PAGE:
Philipstown Adopts $11.4 Million Budget

Tax rate rises 6.4 percent for non-village residents

The Philipstown Town Board last week adopted a budget of about $11.4 million for 2021, a decrease of 1 percent from this year. 

The board voted to take $1 million from its reserve accounts to make ends meet and increased property taxes by about 1.75 percent, although the rate will be 6.4 percent for residents who live outside the villages of Cold Spring and Nelsonville. Along with $8.3 million raised from taxes, $2 million will come from fees and other income. 

Under the budget, the tax rate per $1,000 of property value will decrease by about 1.7 percent within the villages, whose municipal budgets cover needs within their borders. At the same time, the rate for non-village residents who rely on the town government for services will rise by 6.4 percent.

The five-member board voted unanimously to approve the budget during a Nov. 18 meeting at the Recreation Center in Garrison. Its tax hike falls within the state mandated 2 percent cap.

Supervisor Richard Shea said on Tuesday (Nov. 24) that Highway Department costs of $3.62 million drive much of the non-village increase. Although spending at the agency will drop 4 percent in 2021, Shea said the department has also seen cuts in state aid; retirement benefits for a departing employee; and a decrease in reserves to $550,000 from $835,000. 

The budget anticipates snow removal costs of $368,000 for 2021, the same as for this year. As of Oct. 1, only $81,000 had been used for snow removal in 2020.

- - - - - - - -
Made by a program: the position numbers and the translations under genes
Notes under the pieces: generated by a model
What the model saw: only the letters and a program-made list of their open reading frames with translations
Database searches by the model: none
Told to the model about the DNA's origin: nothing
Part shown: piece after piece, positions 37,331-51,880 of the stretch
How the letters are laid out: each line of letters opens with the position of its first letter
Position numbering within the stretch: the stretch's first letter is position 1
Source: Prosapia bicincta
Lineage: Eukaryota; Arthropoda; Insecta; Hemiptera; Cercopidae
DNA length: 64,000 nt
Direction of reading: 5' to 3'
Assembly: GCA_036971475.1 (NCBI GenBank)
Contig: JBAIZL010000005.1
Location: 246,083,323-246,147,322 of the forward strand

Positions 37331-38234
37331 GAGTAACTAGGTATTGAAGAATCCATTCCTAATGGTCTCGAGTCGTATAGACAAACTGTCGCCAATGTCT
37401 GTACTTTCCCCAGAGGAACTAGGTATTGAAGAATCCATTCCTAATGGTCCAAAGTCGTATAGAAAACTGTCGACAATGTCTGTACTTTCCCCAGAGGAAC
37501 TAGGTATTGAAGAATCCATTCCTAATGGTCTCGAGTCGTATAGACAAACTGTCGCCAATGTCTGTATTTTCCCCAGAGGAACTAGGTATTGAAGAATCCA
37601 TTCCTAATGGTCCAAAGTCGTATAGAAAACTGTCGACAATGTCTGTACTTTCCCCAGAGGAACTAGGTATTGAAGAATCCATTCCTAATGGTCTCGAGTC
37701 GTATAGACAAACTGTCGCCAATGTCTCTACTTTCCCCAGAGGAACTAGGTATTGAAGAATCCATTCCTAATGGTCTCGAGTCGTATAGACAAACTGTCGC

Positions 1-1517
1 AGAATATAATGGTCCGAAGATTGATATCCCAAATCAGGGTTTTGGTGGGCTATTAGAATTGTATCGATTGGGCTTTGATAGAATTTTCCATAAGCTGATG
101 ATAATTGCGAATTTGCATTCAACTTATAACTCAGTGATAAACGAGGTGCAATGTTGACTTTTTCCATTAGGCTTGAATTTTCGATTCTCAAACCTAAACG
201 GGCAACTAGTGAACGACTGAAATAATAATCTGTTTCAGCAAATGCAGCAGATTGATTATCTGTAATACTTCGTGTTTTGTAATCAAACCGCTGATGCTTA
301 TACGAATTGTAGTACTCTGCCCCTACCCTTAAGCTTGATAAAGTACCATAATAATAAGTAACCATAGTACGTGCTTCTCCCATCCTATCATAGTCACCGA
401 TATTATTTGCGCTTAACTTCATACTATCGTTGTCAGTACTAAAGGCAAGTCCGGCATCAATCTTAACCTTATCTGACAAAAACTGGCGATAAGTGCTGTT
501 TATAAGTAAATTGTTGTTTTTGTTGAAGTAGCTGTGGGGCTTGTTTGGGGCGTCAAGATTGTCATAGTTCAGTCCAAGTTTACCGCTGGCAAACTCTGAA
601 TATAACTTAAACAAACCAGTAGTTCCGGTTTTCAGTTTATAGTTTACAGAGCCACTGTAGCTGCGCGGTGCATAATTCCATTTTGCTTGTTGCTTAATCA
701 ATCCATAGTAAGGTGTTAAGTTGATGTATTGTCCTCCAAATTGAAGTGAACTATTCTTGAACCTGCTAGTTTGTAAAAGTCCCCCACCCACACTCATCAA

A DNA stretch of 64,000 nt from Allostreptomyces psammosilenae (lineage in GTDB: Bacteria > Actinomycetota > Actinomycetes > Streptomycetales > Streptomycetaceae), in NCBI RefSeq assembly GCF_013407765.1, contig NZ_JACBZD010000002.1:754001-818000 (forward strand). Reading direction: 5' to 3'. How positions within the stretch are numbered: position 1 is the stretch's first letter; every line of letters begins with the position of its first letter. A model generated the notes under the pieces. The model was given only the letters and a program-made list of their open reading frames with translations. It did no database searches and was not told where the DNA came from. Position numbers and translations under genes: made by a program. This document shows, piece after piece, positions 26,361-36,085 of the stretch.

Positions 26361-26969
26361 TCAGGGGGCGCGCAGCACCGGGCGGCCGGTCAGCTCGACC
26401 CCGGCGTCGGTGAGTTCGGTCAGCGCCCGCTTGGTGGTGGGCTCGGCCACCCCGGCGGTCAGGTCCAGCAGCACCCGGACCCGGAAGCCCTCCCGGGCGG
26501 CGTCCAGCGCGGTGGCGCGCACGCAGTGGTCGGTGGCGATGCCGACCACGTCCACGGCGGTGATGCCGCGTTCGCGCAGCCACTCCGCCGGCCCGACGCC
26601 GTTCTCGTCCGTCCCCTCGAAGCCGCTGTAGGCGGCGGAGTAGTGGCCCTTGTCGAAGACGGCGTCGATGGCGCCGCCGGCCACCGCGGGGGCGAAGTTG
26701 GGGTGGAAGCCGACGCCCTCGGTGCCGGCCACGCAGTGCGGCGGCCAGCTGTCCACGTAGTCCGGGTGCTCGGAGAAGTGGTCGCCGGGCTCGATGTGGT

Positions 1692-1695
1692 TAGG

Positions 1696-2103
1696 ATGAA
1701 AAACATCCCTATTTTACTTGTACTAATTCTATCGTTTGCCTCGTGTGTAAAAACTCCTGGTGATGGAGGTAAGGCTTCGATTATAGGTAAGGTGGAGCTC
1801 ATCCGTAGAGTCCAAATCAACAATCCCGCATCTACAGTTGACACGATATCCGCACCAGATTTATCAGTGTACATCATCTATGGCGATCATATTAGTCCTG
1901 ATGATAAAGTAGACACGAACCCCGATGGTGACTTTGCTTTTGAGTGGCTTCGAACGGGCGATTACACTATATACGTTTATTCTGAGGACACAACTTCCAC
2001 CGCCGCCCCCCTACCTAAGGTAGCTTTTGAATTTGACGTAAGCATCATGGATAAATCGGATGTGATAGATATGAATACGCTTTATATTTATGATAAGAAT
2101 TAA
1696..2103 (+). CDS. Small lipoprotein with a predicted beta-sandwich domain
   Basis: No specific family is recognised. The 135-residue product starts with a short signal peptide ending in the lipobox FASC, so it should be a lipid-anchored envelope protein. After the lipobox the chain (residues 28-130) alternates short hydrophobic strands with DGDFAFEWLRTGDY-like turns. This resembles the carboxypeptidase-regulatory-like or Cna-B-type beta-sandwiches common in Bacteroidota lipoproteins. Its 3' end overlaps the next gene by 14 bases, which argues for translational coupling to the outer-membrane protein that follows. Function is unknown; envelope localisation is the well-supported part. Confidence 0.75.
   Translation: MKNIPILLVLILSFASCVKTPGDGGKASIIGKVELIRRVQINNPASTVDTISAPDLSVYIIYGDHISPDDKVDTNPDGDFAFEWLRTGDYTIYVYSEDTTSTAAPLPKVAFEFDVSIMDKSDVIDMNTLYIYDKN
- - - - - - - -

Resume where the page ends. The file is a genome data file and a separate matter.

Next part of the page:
Philipstown also lost $20,000 in code enforcement income when Cold Spring pulled out over the summer from an agreement to share a building department with the town. 

The budget includes $606,060 for the Philipstown and Garrison ambulance corps, an increase of less than 1 percent; $1.9 million for fire protection by the departments in Cold Spring, Continental Village, Garrison and North Highlands (the latter two have their own districts but funding is channeled through the town); and $18,500 for upkeep of historic cemeteries.

While the town clerk and director of parks and recreation will each receive raises of $1,000, to $62,000 and $71,500, respectively, the annual pay for the supervisor ($27,000), four board members ($18,000 each) and highway superintendent ($91,200) will remain unchanged. 

Some town employees, but not all, will receive raises, which Councilor Robert Flaherty said may cause “a little dissension.” At the same time, he said, no one has lost their job or had their pay reduced, despite the economic shutdown. 

Shea and Councilor John Van Tassel suggested the board hire a consultant to oversee employee evaluations and establish a uniform policy on pay hikes. That way, Van Tassel said, “raises would be merit-based and based on the financial situation of the town. That’s the only fair way to do it.”

Councilor Judy Farrell remarked that some jobs are harder to fill than others and that the town must retain outstanding personnel. “This is a good budget, in a very difficult year,” she said.

One thought on “Philipstown Adopts $11.4 Million Budget

  1. Why is there no rate cap of 2 percent for outside the village? In this time of many people struggling financially, it irresponsible and insensitive to raise taxes by 6 percent on homeowners outside the village.